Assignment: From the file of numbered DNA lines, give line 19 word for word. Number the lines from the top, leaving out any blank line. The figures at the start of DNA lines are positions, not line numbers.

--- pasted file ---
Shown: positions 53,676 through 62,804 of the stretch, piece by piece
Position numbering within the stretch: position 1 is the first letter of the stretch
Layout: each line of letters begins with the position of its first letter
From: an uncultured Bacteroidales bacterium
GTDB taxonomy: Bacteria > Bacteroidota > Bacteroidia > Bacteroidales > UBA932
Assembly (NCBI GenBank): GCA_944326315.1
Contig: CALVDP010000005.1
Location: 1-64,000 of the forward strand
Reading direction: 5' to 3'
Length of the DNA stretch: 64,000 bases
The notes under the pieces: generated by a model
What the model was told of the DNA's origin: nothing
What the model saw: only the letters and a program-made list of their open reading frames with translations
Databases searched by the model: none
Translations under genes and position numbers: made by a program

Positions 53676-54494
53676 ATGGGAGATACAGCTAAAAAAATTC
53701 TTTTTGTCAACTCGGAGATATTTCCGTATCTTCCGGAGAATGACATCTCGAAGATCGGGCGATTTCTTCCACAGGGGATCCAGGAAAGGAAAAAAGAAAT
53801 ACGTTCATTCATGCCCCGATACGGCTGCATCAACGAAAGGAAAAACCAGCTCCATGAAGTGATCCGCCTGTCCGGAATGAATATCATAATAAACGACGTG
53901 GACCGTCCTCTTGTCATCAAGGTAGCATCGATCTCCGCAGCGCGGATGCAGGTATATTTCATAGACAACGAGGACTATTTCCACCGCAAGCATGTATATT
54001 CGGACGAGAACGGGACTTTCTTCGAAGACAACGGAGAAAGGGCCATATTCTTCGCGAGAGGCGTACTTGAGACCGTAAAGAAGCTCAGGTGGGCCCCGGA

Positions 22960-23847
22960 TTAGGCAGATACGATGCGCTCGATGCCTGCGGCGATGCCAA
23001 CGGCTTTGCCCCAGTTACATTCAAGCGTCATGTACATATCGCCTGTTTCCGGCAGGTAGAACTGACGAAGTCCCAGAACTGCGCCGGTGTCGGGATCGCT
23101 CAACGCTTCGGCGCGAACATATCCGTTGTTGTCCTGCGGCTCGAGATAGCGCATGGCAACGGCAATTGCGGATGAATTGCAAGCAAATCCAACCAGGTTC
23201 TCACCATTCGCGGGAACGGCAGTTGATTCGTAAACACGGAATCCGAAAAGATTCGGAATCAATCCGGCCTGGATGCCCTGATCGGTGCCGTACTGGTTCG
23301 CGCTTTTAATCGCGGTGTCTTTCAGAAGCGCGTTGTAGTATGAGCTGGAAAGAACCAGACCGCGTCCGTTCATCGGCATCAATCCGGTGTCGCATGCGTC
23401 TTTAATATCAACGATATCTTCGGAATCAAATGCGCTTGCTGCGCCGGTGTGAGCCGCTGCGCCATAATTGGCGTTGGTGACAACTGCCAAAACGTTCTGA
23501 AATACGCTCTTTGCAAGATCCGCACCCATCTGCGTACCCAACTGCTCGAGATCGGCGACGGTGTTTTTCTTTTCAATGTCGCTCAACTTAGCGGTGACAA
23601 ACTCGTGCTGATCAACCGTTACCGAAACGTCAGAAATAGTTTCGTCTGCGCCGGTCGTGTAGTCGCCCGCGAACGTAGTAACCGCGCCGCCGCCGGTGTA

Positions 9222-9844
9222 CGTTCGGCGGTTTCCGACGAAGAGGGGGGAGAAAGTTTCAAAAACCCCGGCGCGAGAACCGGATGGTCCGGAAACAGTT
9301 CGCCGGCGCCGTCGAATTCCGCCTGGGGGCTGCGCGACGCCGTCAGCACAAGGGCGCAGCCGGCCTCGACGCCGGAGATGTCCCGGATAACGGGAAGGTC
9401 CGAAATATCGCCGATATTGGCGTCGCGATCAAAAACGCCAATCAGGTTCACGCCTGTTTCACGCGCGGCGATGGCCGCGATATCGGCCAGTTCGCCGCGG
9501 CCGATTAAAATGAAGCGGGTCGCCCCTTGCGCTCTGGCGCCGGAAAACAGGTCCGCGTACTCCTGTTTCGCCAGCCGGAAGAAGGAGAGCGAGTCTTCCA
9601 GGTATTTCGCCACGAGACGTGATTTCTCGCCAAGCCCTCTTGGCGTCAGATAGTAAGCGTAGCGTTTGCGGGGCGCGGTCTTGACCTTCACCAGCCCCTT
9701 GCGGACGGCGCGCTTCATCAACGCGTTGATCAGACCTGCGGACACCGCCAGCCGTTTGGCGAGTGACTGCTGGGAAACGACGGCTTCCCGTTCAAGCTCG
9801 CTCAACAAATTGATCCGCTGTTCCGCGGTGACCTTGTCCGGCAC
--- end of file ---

53801 ACGTTCATTCATGCCCCGATACGGCTGCATCAACGAAAGGAAAAACCAGCTCCATGAAGTGATCCGCCTGTCCGGAATGAATATCATAATAAACGACGTG